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According to Article 2, clause 3 of the US Constitution (since replaced by the 12th Amendment):

In every Case, after the Choice of the President, the Person having the greatest Number of Votes of the Electors shall be the Vice President.

So the first place winner became the President and the second place winner became the Vice President. Are there any similar elections these days? Note that I'm not asking about votes where multiple people on the ballot become elected members with equal rights, but rather where the positions are distinct.

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  • 1
    Could downvoters please explain why? This seems like a good question to me.
    – Ryan_L
    Dec 31 '20 at 5:46
  • Is the question specific to the US? What about non-gov elections like union representatives?
    – DonFusili
    Dec 31 '20 at 9:08
  • 1
    I suppose most organisations noticed that making the 2nd place winner automatically succeed the winner in case of accidents... might not be the right incentive.
    – Hulk
    Dec 31 '20 at 14:22
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    @JamesK No need for a virtual election: there can be (at least in theory), a literal one (in the form of votes of confidence): it just so happens that the electorate is quite small, consisting of just the Members of Parliament. Dec 31 '20 at 20:19
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    @ohwilleke do you have a link to that analysis? Dec 31 '20 at 22:05
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Yes, in Nicaragua, the two candidates who are runners-up in the presidential election fill a seat in the legislature, the National Assembly. The second-place presidential candidate fills the seat as a full member, while the second-place candidate for Vice-President is the 'alternate', who fills the seat if a vacancy arises before the next election.

Article 133
The Former President of the Republic and Vice President elected by the people’s direct vote in the immediate previous term shall also be part of the National Assembly as regular members and alternates respectively. The candidates for President and Vice President of the Republic who finish in second place in the election shall be part of the National Assembly as members and alternates.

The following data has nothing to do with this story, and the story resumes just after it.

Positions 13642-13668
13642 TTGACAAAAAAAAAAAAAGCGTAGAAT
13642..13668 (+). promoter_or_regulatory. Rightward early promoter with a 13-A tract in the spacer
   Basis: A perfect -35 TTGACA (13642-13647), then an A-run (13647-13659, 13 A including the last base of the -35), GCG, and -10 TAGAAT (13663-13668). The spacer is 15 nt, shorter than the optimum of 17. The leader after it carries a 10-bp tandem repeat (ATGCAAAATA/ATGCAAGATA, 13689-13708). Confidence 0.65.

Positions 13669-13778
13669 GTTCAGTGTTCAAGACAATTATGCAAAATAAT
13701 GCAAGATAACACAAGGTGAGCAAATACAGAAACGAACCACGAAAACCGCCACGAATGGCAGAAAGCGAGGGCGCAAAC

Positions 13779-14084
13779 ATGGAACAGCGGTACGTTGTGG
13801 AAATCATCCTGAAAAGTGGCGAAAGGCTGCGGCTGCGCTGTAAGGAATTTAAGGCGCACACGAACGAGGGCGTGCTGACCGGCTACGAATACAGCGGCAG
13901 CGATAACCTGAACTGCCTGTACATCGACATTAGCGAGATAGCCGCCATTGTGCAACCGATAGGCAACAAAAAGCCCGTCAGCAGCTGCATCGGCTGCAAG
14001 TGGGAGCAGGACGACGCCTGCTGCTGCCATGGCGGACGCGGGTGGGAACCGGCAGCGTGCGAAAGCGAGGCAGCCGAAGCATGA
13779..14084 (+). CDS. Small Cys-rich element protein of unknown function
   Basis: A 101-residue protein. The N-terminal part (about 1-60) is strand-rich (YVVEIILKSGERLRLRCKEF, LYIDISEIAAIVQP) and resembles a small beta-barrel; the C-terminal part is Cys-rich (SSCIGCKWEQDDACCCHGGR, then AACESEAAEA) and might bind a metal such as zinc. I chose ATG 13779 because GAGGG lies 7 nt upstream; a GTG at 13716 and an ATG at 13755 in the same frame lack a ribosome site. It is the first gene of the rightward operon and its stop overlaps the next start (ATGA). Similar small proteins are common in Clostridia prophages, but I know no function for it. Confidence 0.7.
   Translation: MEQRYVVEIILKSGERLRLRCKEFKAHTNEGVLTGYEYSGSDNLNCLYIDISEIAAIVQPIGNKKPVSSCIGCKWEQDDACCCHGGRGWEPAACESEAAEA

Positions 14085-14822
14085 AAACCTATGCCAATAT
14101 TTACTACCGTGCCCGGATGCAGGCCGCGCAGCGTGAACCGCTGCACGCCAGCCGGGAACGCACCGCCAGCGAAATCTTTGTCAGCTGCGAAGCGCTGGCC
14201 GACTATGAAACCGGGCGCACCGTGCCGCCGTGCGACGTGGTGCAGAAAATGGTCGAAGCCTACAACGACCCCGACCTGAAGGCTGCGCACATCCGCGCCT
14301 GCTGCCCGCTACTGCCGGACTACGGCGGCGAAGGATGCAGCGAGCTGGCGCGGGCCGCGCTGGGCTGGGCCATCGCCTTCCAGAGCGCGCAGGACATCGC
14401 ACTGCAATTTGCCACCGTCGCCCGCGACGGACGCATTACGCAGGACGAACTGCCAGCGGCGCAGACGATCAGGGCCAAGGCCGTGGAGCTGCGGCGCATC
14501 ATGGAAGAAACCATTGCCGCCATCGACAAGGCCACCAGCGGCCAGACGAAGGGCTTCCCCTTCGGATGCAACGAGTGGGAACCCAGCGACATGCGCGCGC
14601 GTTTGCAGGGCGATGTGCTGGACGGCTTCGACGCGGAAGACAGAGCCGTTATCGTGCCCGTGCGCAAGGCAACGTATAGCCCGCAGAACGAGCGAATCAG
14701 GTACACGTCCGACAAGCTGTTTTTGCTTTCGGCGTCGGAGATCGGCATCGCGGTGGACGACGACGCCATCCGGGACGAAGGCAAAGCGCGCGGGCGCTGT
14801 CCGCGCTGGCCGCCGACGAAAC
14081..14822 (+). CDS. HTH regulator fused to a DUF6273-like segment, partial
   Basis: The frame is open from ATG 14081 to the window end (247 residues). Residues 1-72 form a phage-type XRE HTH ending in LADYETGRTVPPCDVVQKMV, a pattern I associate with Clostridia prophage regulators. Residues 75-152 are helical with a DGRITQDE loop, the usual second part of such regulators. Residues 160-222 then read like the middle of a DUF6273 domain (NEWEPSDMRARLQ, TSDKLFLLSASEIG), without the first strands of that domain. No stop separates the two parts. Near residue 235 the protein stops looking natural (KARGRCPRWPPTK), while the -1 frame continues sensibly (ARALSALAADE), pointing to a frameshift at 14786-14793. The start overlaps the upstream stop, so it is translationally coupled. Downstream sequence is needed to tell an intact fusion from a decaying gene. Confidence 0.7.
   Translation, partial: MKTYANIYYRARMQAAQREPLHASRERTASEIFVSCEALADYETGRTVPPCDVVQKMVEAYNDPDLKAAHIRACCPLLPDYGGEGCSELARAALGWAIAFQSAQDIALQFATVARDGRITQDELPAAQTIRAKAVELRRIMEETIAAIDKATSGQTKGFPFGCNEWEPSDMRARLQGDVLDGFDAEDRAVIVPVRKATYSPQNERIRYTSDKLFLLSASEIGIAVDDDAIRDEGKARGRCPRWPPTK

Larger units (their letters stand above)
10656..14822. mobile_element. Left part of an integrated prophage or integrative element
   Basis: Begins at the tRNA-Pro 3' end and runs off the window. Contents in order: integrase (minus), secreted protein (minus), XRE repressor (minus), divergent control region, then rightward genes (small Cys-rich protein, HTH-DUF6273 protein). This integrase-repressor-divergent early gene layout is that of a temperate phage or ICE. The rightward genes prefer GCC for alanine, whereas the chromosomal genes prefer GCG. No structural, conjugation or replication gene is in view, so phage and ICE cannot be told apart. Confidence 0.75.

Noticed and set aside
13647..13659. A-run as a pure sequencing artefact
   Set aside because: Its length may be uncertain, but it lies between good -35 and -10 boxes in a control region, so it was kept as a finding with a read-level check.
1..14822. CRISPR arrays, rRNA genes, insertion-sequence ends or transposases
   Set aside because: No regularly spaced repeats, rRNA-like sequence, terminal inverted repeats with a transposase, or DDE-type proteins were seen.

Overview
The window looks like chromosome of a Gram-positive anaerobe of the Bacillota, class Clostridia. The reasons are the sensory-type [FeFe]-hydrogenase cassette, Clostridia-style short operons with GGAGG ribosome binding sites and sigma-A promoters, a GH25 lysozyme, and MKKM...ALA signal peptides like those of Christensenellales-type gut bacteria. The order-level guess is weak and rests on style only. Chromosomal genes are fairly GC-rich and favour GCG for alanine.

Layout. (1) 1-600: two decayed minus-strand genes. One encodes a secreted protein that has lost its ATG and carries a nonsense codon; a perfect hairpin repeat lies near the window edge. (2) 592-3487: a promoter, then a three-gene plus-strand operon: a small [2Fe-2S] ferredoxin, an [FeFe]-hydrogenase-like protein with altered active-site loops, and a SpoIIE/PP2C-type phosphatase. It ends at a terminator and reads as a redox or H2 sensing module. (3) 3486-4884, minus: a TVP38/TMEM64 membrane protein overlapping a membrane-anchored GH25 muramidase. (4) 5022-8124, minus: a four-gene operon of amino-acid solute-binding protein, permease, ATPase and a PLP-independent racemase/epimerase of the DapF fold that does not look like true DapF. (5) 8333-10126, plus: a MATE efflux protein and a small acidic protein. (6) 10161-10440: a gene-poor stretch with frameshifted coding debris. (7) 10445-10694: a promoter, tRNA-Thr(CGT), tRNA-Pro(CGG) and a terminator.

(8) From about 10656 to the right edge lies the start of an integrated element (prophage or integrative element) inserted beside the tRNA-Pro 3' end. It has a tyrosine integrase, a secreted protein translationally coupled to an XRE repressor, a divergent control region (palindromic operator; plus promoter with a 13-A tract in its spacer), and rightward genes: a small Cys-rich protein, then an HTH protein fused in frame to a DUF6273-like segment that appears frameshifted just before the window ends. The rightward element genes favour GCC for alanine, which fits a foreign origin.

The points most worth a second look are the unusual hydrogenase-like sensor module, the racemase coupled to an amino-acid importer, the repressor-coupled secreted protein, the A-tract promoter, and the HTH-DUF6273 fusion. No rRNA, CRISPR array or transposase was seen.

Source: The Constitute Project

In addition, in Mozambique, the runner-up in the presidential election is granted a seat on the Council of State, an advisory body presided over by the President. (Article 164, Section 2i; Mozambican Constitution)

6

Sort of in Northern Ireland. Northern Ireland has two heads of government: the First Minister, and the deputy First Minister.

After an election, the First Minister is nominated by the party with the largest delegation in the Assembly, and the deputy First Minister by the party with the largest delegation from a community other than that of the First Minister. In all cases to date, this has meant that the largest party has provided the First Minister, and the second largest has provided the deputy First Minister.

However:

  1. This is not necessarily the case. For example, if the two largest parties were from the same community, the second largest still wouldn't be able to nominate a deputy First Minister. These possibilities are yet to actually occur, though.
  2. Despite the naming, the First Minister and deputy First Minister actually have identical powers, so it's rather irrelevant.
  3. This isn't actually a direct election: the Assembly is elected, but the offices of First Minister and deputy First Minister aren't (even by the Assembly): they're just nominated by the largest parties (with all of the relevant asterisks), without a vote.
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    Something analogous happens in most U.S. federal and state legislative leadership elections, where party with a majority of the vote to lead a state or federal legislative body is the Speaker or President or Majority leader, and the highest vote getting among those who do not support the winner is often made the "minority leader" with significant authority in setting the legislative agenda, making committee appointments, and allocating resources like staff and office space for members of the minority.
    – ohwilleke
    Dec 31 '20 at 20:54

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